Using Facebook’s auto-play feature, our creative team designed several 100 Deadliest Days cinemagraphs to get people to stop scrolling through their social feeds. The isolated motion within the cinemagraphs is not only aesthetically pleasing, but also unique enough to capture attention among various Facebook advertisements. This offers a unique experience from other social ads.

The 100 Deadliest Days cinemagraphs were used across Facebook, Twitter and Instagram. Some cinemagraphs featured major holidays or were used in a collection of statistics comparing your odds of dying in an unbuckled car crash to other events.

In order to highlight their full beauty on Instagram, we broke apart the images into smaller thumbnails that were accessible on the Zero Fatalities profile. Clicking on the center image would then deliver you to the full cinemagraph.

Check out our favorite 100 Deadliest Days cinemagraphs used for the Zero Fatalities campaign below.

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We can hardly believe it’s been five years since Justin Smart, or “Trusty Justy” as some call him, joined the Penna Powers team. From his role as Director of Public Involvement to Vice President of Client Services, he has provided our agency with exceptional growth, focus and joy.

Known for his way around a white board, Justin has a knack for communicating with people (particularly those who are fired up) and explaining things clearly while keeping a positive and upbeat attitude. No mountain is too high to climb in his eyes, so long as we have the right team in place and gear to support us.

Between strategizing, planning or managing a crisis, Justin has more meetings than anyone in the agency. And in the off chance he has a break, you’ll probably catch a glimpse of him in his sweater vest at the nearest gas station indulging his craving for a hot dog, which will likely take him an average of 54 minutes to consume. Don’t even get him started on the “best” Mountain Dew in town, he’ll drive however long it takes just to enjoy the perfect ice to bubbly soda ratio.

We’re so proud to call this techie, tenor (ask him about his role in Joseph and the Amazing Technicolor Dreamcoat), and father of four, one of our most trustworthy and fearless leaders.

Thank you for all that you do, Justin. We’re honored to celebrate you.

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We may need to invest in another cabinet to showcase our awards because Penna Powers is adding three more trophies to the mix. Our team took home three bronze awards from the 38th Annual Telly Awards, which recognized the best videos across all screens. With over 12,000 entries from all 50 states and five countries, we’re proud to be recognized for our work by the selection committee.

Watch our winning videos:

Utah Zero Fatalities:

“Potty Mouth” – Television

“Slow Pour” – Television

Utah Clean Air Partnership:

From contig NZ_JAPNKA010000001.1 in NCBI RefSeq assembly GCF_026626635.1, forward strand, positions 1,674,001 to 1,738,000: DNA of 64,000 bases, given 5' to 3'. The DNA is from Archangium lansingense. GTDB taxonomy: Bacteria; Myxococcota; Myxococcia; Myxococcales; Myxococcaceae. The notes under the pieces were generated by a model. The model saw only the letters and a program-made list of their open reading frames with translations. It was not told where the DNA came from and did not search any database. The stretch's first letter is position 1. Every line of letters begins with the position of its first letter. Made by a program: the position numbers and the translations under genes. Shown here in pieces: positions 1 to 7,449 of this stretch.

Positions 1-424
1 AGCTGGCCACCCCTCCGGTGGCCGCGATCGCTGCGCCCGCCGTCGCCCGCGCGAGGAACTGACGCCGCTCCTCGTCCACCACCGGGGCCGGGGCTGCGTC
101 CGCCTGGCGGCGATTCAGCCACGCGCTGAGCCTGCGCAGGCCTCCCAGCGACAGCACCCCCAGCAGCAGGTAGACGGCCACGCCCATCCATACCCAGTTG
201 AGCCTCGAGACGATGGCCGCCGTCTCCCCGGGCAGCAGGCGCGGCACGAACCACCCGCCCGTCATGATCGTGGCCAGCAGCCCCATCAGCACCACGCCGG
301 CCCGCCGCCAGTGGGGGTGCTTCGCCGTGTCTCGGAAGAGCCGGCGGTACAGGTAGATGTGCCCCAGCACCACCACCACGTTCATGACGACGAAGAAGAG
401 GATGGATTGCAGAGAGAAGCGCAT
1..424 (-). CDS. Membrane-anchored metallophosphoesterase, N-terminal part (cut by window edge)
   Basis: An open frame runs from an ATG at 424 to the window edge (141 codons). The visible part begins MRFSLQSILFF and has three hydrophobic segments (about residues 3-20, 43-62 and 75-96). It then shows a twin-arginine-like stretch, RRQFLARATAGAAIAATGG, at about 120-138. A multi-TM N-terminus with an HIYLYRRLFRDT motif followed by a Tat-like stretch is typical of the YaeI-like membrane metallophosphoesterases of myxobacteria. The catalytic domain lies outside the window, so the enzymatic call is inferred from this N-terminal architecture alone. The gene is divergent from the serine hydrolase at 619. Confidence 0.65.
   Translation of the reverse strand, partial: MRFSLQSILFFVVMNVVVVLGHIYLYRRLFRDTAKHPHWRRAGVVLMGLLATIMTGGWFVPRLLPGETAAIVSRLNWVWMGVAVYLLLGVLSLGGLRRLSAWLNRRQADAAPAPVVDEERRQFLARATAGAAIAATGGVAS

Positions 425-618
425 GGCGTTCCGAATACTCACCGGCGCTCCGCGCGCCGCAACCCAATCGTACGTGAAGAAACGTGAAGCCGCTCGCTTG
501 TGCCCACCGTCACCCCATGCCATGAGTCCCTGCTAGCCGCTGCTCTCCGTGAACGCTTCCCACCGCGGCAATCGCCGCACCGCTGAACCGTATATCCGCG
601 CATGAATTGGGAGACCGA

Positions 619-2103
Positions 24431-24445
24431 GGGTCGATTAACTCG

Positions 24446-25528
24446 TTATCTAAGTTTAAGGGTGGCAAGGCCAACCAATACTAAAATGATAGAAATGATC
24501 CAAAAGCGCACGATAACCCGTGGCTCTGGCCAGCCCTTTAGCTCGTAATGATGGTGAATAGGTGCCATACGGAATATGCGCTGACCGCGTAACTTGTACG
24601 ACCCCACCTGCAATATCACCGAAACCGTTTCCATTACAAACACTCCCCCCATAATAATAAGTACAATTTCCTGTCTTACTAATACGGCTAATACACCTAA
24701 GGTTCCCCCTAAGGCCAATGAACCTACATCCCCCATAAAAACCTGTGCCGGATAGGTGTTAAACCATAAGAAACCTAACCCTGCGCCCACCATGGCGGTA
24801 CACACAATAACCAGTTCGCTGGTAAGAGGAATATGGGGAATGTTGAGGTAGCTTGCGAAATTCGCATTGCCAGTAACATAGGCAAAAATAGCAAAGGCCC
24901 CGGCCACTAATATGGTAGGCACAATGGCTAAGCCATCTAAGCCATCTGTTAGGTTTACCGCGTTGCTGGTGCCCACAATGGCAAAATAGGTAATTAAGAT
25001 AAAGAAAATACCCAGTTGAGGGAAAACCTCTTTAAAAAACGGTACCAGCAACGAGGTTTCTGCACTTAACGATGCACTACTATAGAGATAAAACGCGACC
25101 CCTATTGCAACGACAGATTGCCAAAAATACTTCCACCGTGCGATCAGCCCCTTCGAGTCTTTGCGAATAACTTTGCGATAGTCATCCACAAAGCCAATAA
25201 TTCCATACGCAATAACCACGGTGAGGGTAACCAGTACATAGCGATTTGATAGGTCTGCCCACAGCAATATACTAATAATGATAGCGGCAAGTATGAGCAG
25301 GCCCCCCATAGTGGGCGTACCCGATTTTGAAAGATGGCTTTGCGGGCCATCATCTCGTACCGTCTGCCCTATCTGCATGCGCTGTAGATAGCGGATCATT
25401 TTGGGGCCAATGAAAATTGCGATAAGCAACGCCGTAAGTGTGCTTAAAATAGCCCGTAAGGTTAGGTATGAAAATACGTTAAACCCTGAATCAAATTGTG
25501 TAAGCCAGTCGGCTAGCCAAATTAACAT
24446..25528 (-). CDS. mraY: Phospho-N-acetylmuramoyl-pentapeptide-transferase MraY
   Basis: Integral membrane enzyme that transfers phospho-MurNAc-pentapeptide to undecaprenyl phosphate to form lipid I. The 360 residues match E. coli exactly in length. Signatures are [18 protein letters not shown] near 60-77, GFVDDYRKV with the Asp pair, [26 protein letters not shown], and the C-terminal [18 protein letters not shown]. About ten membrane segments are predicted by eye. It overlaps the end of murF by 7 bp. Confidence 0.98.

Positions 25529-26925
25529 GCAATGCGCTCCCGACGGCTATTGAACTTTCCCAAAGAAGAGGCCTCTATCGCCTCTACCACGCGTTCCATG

“Causes of Inversion” – Online video

The videos were viewed on websites, social media channels, in-banner paid video promotions and in movie theaters.

Thank you to our clients for placing their trust in us to create innovative social change campaigns. While being recognized for our work is rewarding, what’s more important is the behavior change that we are able to accomplish in partnership with our clients.

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Sharpen the AxActors have rehearsals, sports teams have scrimmages and, though this may sound nerdy, communication professionals have pre-meetings.

Abraham Lincoln was attributed to have said, “Give me six hours to chop down a tree and I will spend the first four sharpening the ax.” Pre-meetings are the sharpening time that makes cutting down the tree the easy part. The more time you spend preparing, the more time you save overall and the more buttoned up you look and feel at the “actual” meeting.

Pre-meetings are helpful in a wide array of situations like preparing clients to talk to the media, preparing clients to give presentations and preparing clients to answer questions about sensitive issues accurately to their friends and neighbors. I am going to focus specifically on pre-meetings to prepare multi-disciplinary project teams for public meetings. Here is a helpful process.

1. Hold a meeting with project leadership to discuss objectives, meeting format, roles and messages.

2. Send a meeting outline (including logistics, attendees, roles, audience, messages, visuals, room map and other important information) to the project team before the pre-meeting.

3. Discuss the following at the team pre-meeting:

  • Public meeting objectives – What do we want the meeting to accomplish?
  • Meeting logistics and visuals – Where is it? Where do we park? How do we dress? Who is setting up? What will the room set-up look like? What do the visuals look like?
  • Team member roles – Who will talk to media? Who is the expert on each topic? Who answers what questions? How will we address special needs/ADA? What if someone causes a major disruption?
  • Discuss the audience – What important attendees will be there? Is there a chance media will be there? Are there sensitive issues, past interactions and audience concerns that the team should be aware of?
  • Predict public questions and discuss messaging that addresses them – What are the most important messages? What words and jargon should we avoid?
  • Practice answering questions – What does each person, from each discipline, think will be his/her most frequently asked question? Does the team have input on what the answer should be?

Pre-meetings are where the magic happens except it only looks like magic to those who weren’t at the pre-meeting. So keep sharpening your ax.

What do you do to get ready for a big meeting? Let us know in the comments.


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I’ve been accused of asking for advice and not taking it.

“Why did you even bother asking?” people say. This response always surprised me until I started working with clients on decision-making processes that involve the public.